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Why are rural roads more dangerous?

When you look at the sheer traffic volume, it feels like the city should be far more dangerous than rural roads. You have massively more traffic, on smaller streets, and you have a lot of pedestrians, cyclists and joggers to contend with. Why, then, do the statistics show that a majority of the fatal car accidents in the United States happen in rural areas?

There are a few reasons, and the top one is speed. City traffic levels may be far higher overall, but a lot of those cars drive between 15 and 45 miles per hour. You have numerous crashes that result in injuries but not fatalities just because the cars are moving slowly. Rural crashes at 60 or 70 mph are less common but vastly more likely to lead to death.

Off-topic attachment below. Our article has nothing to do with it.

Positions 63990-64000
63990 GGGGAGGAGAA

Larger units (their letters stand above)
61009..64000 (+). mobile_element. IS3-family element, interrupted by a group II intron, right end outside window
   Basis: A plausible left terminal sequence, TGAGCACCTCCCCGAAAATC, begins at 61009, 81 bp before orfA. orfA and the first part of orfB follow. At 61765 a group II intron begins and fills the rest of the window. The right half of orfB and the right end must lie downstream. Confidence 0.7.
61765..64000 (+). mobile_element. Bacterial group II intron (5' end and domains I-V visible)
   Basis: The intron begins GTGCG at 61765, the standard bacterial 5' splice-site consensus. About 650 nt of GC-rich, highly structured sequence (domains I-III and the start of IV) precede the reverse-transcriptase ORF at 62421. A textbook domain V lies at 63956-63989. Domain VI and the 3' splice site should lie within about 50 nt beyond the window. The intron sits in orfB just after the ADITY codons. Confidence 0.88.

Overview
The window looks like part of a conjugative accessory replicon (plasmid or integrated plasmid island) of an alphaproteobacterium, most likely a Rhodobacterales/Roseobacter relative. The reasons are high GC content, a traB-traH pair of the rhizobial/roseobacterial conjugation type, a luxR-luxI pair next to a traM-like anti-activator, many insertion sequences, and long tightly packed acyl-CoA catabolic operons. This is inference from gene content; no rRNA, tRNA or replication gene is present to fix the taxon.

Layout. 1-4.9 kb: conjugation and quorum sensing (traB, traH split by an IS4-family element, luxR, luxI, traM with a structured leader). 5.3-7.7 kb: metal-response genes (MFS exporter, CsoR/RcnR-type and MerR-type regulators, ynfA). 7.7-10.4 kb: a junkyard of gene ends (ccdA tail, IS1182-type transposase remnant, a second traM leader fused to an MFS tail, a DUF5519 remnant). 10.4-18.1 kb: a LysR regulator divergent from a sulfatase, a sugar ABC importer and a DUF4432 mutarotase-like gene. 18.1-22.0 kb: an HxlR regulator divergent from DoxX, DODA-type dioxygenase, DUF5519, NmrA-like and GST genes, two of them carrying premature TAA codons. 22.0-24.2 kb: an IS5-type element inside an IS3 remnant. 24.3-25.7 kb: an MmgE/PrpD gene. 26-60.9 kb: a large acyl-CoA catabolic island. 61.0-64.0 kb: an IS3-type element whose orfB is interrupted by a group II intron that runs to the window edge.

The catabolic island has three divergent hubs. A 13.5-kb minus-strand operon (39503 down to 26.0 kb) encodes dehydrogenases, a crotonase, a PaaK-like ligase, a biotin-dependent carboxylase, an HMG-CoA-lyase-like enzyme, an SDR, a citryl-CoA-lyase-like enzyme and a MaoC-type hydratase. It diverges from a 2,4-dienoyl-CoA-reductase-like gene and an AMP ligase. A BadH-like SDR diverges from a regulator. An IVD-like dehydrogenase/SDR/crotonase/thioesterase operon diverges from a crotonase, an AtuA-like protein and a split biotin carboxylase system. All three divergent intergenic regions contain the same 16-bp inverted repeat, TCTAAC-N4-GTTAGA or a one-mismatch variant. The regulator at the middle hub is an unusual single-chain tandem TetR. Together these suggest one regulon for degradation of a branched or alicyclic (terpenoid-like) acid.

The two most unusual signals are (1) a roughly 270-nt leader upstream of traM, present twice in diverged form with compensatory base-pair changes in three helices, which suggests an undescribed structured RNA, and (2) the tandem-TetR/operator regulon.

Another reason is the proximity to the hospital. A person who gets into an accident on a rural road may not even see first responders for 10 minutes. It could take more than half an hour to get them to the hospital. In the city, a police car may be on the scene in a minute, and the person could be getting treatment five minutes later. Since fast response times make a big difference with traumatic injuries, being a few blocks from the hospital -- rather than a few miles -- can make a huge difference.

If you get injured in a car accident on a rural road or a city street, or if you lose a loved one, make sure you look into all of your legal options.

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